In accordance with the method described in Example 1, a polylaurolactam batch with a phosphoric acid addition of 0.1 perecent by weight and another with a phosphoric acid addition of 1 percent by weight are prepared (relative viscosities=1.43 and 1.40, respectively) and extracted, ground, and subsequently condensed to a relative viscosity of 1.61 and 1.59, respectively, in the solid phase, as in Example 1. The powders show the following coating properties:
______________________________________(a) 0.1% H3 PO4 (b) 1% H3 PO4______________________________________no smoking slight smokingsatisfactory coating on sharp no coat on sharp edgesedgesErichsen depression <10 mm. Erichsen depression <8 mm.impact depression <100 impact depression <200mm/7.6 kg. mm/7.6 kg.resistance with respect to resistance with respect to boilingboiling 1% alkaline solution boiling 1% alkaline solution<500 hours <300 hours______________________________________
Polylaurolactam powders are produced in accordance with Example 1, except that the grinding temperature is 50° C. in the first test and -10° C. in the second test. The powders are subsequently condensed to a relative viscosity of 1.59 in analogy to Example 1.
The fluidizing capability of the powder is so poor that no useful coating can be produced by following the fluidized bed process. Observation under a microscope reveals that the grains have spike-shaped cakings.
The fines proportion of the powder of less than 60 microns is so large that a removal by screening becomes technically unreasonable. The powder itself is fluidized only with great difficulties and is unsuitable for fluidized bed coating.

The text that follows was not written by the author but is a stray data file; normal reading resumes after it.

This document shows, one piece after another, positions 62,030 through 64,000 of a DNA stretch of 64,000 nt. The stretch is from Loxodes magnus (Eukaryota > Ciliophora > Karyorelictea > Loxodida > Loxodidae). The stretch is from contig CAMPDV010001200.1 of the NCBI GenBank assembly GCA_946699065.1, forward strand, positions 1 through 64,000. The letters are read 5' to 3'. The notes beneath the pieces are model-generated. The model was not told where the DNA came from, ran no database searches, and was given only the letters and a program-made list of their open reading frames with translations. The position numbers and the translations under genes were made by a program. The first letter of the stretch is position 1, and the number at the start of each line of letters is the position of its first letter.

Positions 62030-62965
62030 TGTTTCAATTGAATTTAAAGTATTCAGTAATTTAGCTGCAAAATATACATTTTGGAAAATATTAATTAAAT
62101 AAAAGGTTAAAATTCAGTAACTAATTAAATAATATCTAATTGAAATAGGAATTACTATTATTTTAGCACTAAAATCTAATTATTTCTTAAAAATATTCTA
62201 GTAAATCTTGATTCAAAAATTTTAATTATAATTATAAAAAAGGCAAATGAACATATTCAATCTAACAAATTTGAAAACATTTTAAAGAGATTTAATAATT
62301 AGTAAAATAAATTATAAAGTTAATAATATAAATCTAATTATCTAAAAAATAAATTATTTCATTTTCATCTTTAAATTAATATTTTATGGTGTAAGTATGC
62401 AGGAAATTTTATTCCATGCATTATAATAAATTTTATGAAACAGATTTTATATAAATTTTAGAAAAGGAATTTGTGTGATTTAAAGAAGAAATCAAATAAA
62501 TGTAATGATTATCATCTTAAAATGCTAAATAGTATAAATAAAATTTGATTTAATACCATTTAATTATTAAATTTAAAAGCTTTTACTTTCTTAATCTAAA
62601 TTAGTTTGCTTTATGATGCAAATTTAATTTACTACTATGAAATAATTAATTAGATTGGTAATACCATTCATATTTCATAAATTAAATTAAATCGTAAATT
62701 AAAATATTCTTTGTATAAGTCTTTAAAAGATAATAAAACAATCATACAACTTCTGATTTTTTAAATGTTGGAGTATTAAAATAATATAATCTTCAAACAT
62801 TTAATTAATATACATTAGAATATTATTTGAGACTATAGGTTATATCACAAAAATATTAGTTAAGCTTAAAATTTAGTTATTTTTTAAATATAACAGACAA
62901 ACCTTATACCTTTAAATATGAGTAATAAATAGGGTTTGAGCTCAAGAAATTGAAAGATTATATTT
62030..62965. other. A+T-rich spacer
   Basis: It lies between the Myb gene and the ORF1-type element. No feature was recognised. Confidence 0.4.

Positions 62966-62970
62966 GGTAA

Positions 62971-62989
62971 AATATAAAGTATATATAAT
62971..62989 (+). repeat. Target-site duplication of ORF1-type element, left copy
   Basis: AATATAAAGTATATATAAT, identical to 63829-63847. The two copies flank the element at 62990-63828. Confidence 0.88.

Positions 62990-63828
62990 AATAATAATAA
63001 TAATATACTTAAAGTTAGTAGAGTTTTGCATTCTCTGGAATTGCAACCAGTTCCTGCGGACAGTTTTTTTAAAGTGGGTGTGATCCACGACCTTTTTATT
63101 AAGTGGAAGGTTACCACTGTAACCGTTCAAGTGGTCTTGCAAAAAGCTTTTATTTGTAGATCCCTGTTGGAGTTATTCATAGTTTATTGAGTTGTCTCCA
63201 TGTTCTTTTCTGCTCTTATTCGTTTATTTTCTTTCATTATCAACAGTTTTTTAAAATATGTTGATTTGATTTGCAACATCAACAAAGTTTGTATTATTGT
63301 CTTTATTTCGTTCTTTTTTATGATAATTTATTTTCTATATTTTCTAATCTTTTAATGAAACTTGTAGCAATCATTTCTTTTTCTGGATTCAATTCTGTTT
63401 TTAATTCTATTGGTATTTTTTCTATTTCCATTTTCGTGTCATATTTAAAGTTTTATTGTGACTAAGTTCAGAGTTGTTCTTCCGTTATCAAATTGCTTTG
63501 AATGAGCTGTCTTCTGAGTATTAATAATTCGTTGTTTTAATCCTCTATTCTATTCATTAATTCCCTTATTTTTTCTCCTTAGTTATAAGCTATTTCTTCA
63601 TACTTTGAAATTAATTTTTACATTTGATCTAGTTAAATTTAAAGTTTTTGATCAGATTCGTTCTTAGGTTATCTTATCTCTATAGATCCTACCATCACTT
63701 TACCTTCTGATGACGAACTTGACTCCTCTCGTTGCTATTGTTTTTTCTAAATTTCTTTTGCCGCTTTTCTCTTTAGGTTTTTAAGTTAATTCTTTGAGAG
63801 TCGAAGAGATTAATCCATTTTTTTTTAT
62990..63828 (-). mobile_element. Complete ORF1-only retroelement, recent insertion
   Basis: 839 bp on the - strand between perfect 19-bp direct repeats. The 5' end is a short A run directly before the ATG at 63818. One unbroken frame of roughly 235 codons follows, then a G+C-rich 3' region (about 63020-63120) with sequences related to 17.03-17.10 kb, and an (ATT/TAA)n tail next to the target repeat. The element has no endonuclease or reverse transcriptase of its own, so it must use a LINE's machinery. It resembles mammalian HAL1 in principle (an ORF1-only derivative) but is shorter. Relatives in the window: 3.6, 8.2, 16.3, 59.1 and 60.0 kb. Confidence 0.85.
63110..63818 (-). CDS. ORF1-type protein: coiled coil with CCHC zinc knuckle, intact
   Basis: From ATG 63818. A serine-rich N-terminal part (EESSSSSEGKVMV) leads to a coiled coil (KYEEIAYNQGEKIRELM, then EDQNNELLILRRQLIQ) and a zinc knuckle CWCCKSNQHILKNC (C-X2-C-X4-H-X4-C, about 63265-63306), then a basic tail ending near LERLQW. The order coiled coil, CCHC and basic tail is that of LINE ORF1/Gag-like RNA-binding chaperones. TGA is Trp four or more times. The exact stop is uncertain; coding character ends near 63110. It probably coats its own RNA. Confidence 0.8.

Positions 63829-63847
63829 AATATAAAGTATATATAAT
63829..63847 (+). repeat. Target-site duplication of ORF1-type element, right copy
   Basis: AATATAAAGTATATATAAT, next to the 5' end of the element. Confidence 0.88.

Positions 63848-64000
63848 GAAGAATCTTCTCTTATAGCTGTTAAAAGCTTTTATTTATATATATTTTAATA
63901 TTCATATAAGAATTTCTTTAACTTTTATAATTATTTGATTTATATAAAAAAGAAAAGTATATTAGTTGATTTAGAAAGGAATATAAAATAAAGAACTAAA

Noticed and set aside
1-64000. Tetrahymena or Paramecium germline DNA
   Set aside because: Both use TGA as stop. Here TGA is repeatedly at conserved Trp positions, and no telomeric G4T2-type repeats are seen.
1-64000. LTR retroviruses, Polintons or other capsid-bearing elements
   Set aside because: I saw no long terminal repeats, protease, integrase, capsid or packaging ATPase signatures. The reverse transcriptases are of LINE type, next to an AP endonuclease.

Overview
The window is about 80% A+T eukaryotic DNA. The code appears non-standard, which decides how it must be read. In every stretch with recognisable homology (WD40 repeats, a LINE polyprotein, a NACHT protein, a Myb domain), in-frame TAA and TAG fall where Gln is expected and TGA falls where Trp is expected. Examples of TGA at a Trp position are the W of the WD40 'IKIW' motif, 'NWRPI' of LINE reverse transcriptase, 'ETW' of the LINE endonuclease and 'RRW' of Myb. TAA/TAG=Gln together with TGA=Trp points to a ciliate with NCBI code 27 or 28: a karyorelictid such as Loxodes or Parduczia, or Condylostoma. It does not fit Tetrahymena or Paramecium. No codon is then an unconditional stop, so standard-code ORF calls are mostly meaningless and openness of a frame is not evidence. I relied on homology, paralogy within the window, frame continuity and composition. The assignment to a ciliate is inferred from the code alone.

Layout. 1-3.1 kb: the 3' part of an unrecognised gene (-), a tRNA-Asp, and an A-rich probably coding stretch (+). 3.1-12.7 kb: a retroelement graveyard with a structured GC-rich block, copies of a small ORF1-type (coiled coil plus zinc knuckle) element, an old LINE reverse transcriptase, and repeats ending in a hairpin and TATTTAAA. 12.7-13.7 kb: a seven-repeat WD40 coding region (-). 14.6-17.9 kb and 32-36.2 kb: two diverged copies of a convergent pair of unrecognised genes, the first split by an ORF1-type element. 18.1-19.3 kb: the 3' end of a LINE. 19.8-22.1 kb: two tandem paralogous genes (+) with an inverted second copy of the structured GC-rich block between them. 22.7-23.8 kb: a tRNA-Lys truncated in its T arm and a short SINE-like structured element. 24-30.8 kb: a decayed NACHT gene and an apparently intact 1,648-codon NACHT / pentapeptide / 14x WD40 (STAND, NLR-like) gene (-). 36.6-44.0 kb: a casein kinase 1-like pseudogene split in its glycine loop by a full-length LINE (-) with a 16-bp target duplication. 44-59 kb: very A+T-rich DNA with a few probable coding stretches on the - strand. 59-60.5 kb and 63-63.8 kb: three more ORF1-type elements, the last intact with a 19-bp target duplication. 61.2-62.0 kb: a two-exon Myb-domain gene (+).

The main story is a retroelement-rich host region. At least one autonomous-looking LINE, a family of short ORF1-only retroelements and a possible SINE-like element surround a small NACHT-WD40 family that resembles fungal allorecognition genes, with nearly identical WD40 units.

The following Table comprises the results of the tests from the examples and comparative examples. It can be seen that only if all necessary measures, as described, are being combined, it is possible to obtain polylauorlactam powders having good properties in all testing methods.
TABLE__________________________________________________________________________ Impact Erichsen Depression Edge Depression mm./ Alkali Test Smoking Coat mm. 7.6 kg. Hours__________________________________________________________________________Example 1 No Very Good >10 >1800 >2000Example 2 No Very Good >10 >1800 >2000ComparativeExample 1 Strong Insufficient 6-8 <100 <200Comparative PracticallyExample 2 No Uncoated 6-8 <100 <250Comparative PracticallyExample 3 No Uncoated 5 < 100 <200Comparative PracticallyExample 4 No Uncoated 5 <100 <200ComparativeExample 5(a) No Good >10 <100 <500 5(b) Minor Practically <8 <200 <300 UncoatedComparativeExample 6(a) Unusable 6(b) Unusable__________________________________________________________________________
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|Citing Patent||Filing date||Publication date||Applicant||Title|
|US4334056 *||Feb 20, 1980||Jun 8, 1982||Chemische Werke Huls Ag||Method for polytropically precipitating polyamide powder coating compositions where the polyamides have at least 10 aliphatically bound carbon atoms per carbonamide group|
|US5932687 *||Feb 17, 1998||Aug 3, 1999||Huels Aktiengesellschaft||Preparation of precipitated polyamide powders of narrow particle size distribution and low porosity|
|US7468405 *||Oct 22, 2003||Dec 23, 2008||Atofina||Increase in the melting point and the enthalpy of melting of polyamides by a water treatment|
|US20040138344 *||Oct 22, 2003||Jul 15, 2004||Jean-Philippe Allen||Increase in the melting point and the enthalpy of melting of polyamides by a water treatment|
|U.S. Classification||528/313, 528/496, 528/326, 525/419|
|International Classification||C08J3/12, C08L77/02, C08G69/46|
|Cooperative Classification||C08L77/02, C08G69/46, C08J2377/02, C08J3/12|
|European Classification||C08J3/12, C08L77/02, C08G69/46|